The lifetime of a positron inside a solid is normally less than a fraction of nanosecond. This is a very short time on a human scale, but is long enough to enable the positron to visit an extended region of the material, and to sense the atomic and electronic structure of the environment. Thus we can inject a positron in a sample to draw from it some signal giving us information on the microscopic properties of the material. This idea has been successfully developed in a number of positron-based techniques of physical analysis, with resolution in energy, momentum, or position. The complex of these techniques is what we call now positron spectroscopy of solids.
The field of application of the positron spectroscopy extends from advanced problems of solid-state physics to industrial applications in the area of characterization of high-tech materials. In the latest years, we are witnessing an increasing interest for applications of the positron spectroscopy in industrial laboratories: Indeed, a large amount of data gathered in practical situations is giving full evidence of the usefulness of the method. We feel, however, that the contribution of experts in positron physics, working side by side with material scientists, is still important for choosing the most interesting objectives, for defining the most effective conditions of use and for increasing the accuracy of the quantitative determinations.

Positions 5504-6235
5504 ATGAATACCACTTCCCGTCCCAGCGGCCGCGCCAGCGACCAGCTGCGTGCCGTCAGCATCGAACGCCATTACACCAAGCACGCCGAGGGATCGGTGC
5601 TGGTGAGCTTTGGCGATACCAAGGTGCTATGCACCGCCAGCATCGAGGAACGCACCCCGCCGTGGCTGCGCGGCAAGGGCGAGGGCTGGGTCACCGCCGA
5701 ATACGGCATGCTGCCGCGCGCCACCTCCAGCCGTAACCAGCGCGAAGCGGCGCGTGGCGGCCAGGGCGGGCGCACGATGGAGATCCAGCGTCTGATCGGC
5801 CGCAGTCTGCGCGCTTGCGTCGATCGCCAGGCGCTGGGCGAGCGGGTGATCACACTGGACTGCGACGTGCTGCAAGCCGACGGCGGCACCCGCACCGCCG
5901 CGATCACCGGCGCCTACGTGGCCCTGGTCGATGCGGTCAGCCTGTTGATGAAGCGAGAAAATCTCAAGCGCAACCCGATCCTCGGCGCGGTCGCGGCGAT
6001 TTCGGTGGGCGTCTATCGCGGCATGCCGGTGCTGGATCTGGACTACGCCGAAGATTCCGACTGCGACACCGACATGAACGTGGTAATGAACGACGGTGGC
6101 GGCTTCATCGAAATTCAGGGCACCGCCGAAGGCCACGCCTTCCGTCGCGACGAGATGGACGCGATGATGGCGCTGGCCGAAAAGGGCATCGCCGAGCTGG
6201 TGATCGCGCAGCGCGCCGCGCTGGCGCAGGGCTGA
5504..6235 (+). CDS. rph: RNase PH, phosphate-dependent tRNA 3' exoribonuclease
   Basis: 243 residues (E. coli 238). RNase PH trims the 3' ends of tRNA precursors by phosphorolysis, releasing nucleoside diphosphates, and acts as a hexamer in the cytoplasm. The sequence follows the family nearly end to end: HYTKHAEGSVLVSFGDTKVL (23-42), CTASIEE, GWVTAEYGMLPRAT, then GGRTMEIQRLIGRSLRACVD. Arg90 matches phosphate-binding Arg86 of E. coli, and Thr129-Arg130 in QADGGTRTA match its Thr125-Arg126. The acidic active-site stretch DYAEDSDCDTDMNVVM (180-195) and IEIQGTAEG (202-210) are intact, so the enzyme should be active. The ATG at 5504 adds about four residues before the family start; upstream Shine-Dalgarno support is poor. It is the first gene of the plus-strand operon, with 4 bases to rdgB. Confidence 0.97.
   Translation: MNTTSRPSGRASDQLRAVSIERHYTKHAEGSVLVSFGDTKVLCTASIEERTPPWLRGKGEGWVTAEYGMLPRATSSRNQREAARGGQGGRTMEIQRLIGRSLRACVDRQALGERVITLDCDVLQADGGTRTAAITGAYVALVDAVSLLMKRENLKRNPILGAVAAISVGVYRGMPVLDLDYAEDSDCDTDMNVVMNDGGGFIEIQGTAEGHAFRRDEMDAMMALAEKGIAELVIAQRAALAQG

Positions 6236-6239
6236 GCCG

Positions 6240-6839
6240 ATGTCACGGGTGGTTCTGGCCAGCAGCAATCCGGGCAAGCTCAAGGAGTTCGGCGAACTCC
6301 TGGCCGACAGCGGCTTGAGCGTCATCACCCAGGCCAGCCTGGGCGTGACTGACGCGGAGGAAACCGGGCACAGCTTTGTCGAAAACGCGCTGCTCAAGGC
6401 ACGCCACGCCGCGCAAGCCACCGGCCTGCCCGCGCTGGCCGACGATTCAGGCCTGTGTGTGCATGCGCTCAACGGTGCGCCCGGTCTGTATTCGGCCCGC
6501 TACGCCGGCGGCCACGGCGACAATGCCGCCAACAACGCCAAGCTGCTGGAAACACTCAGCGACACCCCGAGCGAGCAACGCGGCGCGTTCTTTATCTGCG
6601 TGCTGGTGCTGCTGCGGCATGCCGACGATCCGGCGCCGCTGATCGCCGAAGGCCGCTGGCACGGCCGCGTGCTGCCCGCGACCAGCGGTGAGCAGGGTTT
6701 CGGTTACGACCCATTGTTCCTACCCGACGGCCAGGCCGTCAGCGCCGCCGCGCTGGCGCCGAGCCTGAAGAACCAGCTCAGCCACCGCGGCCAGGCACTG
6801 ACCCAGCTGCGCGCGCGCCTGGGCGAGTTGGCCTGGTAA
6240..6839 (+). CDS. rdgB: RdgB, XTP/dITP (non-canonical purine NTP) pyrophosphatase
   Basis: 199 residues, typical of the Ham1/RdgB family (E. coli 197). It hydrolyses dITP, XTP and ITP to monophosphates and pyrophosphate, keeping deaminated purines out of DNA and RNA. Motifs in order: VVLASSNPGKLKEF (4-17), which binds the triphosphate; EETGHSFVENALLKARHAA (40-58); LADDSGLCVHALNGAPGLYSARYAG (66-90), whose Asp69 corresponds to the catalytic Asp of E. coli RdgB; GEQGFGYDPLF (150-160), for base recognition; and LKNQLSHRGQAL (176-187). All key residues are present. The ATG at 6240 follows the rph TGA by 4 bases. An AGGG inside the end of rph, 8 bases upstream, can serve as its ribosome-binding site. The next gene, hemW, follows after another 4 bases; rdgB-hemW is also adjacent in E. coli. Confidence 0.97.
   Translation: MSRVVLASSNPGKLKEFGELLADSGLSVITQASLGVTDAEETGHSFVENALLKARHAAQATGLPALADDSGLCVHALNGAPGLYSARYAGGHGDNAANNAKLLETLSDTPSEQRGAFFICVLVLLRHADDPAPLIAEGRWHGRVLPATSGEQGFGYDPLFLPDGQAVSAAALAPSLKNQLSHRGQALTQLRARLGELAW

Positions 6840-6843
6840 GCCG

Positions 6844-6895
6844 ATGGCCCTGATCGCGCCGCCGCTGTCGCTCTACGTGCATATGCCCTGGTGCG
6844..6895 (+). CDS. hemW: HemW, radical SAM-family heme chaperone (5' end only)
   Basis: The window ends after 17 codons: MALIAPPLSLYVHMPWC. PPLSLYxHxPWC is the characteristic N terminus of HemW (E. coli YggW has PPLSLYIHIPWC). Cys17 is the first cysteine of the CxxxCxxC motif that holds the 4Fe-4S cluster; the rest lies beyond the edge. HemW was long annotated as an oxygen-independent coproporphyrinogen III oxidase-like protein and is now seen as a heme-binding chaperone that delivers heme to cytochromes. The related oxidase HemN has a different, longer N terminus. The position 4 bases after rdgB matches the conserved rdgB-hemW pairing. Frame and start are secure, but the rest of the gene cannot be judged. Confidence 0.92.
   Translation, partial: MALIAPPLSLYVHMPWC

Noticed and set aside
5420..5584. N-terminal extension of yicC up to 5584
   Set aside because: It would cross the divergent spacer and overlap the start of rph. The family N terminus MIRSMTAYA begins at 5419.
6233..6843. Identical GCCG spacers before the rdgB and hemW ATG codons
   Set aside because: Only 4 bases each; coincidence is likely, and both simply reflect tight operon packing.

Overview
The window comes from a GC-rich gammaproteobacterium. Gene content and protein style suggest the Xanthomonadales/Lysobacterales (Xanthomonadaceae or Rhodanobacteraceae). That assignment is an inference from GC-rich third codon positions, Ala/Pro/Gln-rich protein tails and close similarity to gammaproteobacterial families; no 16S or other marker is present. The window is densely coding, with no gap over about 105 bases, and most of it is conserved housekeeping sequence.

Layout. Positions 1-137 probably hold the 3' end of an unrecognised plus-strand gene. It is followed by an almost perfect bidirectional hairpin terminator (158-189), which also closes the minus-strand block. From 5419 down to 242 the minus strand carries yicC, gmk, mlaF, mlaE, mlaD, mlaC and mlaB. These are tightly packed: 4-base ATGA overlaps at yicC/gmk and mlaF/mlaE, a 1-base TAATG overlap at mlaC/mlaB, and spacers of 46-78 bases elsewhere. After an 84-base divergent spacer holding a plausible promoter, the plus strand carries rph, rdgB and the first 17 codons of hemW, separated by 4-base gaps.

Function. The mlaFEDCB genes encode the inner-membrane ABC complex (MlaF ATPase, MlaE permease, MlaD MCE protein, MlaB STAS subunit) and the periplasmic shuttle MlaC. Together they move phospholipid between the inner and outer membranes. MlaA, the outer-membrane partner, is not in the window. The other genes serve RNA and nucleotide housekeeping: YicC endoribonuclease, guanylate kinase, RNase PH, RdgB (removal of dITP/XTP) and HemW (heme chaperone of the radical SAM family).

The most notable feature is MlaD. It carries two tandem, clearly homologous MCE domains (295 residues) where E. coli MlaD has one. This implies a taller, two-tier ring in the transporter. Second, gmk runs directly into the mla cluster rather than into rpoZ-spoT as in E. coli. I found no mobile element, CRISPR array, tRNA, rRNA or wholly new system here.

There are still many fronts, also potentially interesting for technological applications, where the interest of positron spectroscopy has been clearly demonstrated by pioneer studies, but the stage of industrial exploitation has yet to come. We need to know more, or we just need more powerful or more refined equipment. There is presently an important effort for building better instrumentation, sometimes with costs unusually large for this field.
Technical and experimental progresses are well matched with the progress of theory. It may be said that we have now the key for interpreting the outcome of the measurements. The data on the electron momentum distributions, that one can obtain from measurements of the angular correction of the annihilation radiation, can be compared to accurate model predictions. The relation between the lifetime of a positron and the chemical and morphological properties of the local environment can be easily predicted by powerful calculation methods. Problems concerning slowing-down and transport of positrons in matter are being solved with increasing reliability by computer simulations. All this makes positron spectroscopy a really quantitative methodology. Most important, the theory tells us where to address our attention for future discoveries.